TM: “Can I speak to his secretary or assistant?”

ME: “He doesn’t have one.”

TM: “Okay, thank you.”

Hangup. Repeat next week.

After a few months of this, the newsletter outsourced to a call center in India. Apparently, William Tuttle is a difficult name to pronounce when one is learning English.

TM: “May I please speak to William [pause] Tut… [pause] Tutt… [pause] Tut-tle?”

HM: “He’s not here right now. Can I take a message?”

You know the rest by now. One of the beautiful things about the fictional name was, if I was busy or not in the mood, I could just hang up.

After a few iterations of this. I decided it was time for Mr. Tuttle to get a promotion. When the call came, I said Mr. Tuttle had been promoted to Vice-President of Purchasing. A telemarketers dream. One day, I looked the number of a telemarketing company in town and posted it on a sticky note next to the phone. When the next call came for Mr. Tuttle, I gave them this number as Mr. Tuttle’s new number. Can you imagine that call? However, that didn’t deter them for long.

At one point, someone apparently sold the calling list. I got a phone call for Mr. Tuttle from someone who spoke with an American accent who, when I told her Mr. Tuttle was not there, asked for the person in charge of our lighting supplies. That particular day, I was busy and not in a good mood. I told her, “Lady, you’re an idiot. William Tuttle a fictional character that I made up just to waste the time of people like you. Don’t call again.”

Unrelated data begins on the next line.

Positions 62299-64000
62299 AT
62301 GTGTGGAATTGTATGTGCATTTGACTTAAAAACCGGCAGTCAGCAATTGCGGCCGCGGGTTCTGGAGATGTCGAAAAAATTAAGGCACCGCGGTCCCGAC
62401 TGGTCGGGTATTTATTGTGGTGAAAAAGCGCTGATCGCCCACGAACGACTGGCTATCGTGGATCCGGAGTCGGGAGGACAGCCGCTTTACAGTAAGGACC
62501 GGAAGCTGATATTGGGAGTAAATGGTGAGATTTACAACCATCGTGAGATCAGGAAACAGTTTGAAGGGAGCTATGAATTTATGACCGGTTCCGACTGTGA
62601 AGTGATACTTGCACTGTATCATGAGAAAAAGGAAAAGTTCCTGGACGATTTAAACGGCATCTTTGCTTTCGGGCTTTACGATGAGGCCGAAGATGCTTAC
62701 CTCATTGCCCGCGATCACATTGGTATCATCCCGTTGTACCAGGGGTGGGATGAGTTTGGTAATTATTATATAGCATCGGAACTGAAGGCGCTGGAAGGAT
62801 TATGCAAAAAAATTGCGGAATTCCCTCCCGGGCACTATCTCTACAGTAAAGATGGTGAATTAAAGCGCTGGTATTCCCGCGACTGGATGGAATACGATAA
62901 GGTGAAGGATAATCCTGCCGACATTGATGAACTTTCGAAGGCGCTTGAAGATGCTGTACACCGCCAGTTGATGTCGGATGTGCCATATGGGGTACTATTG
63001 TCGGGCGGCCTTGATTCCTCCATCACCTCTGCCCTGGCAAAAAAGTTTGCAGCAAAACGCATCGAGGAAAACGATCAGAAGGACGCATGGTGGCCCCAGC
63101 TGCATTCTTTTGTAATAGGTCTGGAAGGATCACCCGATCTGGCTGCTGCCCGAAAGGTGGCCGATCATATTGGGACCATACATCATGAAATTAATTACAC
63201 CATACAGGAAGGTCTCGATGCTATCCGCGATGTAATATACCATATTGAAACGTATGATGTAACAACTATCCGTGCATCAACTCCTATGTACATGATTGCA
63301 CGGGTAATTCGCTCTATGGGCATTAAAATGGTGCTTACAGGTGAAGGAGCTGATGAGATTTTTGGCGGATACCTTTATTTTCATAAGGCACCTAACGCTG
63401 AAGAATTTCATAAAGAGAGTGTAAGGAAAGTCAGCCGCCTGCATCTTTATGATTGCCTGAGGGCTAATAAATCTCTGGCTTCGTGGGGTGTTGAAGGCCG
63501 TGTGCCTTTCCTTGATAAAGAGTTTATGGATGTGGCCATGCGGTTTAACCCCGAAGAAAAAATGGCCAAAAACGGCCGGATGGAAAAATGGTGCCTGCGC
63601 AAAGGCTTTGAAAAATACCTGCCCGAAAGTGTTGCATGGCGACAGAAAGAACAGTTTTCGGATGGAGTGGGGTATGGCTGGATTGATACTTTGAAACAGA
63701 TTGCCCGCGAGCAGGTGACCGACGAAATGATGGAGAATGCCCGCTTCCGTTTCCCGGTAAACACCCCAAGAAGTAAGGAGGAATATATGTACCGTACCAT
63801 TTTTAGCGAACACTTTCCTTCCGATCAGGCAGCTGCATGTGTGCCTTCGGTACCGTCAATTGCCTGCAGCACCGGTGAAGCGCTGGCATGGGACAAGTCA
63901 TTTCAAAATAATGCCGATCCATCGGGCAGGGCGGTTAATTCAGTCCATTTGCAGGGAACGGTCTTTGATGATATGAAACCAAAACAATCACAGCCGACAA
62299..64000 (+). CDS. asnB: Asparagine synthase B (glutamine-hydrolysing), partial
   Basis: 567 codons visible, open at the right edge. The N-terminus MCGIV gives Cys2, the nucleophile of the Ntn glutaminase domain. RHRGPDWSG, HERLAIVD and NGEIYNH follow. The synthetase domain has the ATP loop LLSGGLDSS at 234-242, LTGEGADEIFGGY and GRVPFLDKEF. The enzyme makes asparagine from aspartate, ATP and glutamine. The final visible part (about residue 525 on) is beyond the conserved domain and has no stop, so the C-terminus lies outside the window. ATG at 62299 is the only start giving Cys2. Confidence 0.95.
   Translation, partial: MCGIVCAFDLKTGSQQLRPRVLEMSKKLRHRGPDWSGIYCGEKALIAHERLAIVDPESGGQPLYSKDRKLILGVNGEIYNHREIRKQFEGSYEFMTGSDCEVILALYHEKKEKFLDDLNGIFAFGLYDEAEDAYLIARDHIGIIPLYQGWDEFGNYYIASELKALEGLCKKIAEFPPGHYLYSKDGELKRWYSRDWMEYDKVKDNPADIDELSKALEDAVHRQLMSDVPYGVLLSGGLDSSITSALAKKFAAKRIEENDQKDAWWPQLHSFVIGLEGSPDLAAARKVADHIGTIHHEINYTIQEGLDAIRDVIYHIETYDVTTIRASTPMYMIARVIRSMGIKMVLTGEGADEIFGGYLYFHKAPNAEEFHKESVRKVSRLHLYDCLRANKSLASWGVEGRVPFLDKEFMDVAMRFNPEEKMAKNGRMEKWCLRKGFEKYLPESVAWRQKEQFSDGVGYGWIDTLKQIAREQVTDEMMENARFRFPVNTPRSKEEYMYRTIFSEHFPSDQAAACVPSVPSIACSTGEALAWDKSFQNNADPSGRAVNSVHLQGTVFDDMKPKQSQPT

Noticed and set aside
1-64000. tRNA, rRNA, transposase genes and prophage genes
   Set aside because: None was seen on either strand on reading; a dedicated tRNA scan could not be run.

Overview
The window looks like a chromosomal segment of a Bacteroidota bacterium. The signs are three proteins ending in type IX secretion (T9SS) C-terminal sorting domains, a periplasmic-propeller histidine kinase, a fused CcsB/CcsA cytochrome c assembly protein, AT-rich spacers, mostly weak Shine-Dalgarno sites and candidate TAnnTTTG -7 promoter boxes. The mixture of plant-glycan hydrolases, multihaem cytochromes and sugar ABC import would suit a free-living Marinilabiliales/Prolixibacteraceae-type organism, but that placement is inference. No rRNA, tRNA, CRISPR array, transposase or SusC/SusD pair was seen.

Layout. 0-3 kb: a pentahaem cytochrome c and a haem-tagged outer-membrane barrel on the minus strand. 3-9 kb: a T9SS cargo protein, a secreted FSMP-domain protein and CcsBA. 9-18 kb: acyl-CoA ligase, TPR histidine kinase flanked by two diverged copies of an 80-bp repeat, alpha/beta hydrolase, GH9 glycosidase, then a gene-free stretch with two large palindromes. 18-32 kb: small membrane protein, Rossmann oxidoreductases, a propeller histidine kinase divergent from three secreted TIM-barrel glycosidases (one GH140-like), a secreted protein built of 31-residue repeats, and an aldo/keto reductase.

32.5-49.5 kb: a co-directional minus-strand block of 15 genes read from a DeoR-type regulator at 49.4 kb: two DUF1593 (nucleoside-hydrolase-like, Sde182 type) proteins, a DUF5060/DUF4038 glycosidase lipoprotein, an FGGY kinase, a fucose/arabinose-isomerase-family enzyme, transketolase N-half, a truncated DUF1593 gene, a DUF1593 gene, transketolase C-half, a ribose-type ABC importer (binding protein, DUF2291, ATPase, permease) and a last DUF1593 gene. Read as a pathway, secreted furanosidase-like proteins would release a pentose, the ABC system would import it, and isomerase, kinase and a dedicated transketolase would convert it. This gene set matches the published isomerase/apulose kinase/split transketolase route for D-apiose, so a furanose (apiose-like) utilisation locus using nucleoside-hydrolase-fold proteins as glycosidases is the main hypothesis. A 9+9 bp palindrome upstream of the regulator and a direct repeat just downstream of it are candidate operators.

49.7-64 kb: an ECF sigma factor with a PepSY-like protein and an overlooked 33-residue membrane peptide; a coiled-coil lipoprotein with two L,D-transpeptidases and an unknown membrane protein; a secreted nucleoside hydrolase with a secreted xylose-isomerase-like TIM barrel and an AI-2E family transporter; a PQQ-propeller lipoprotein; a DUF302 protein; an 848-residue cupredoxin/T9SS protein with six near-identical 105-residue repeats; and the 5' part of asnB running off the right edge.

She replied, snarkyly, “We’ll if you’ll give me your name, I’ll remove you from out list.”

“Lady, you must think I’m an idiot, too. That’s how this got started. I’m not about to give you my name.” And I hung up.

One day I wasn’t quite so busy when the young lady from India called, so I decided Mr. Tuttle was in. Mr. Tuttle was asked if he could answer a few questions for a survey. Of course, I realized it was just a cheesy way to collect more marketing information so they could sell some “target demographic” information. It turns out Mr. Tuttle, being Vice-President in charge of purchasing, was in charge of over 30,000 employees of a company that makes telecom hardware. He was also in charge of a multi-million dollar budget. The questions became yes/no questions. If the young lady recognized that I was alternating the answers, she didn’t let on. I suspect she was caught up in the excitement of having someone answer her questions. It took about 15 minutes to finish the survey.

Believe it or not, after filling out the survey, the calls stopped for about six months.

But, the calls did start again. One Monday morning, it went like this:

“May I please speak to Mr. Tuttle?”

In a solemn voice, “I’m sorry, I guess you haven’t heard. Mr. Tuttle died this weekend. His funeral will be Thursday.”

“So, I can call back Thursday?”

“That will be fine.”

The calls continued for about another six months. The regular lab rats would just them Mr. Tuttle wasn’t in. Then, for reasons unknown, the calls stopped.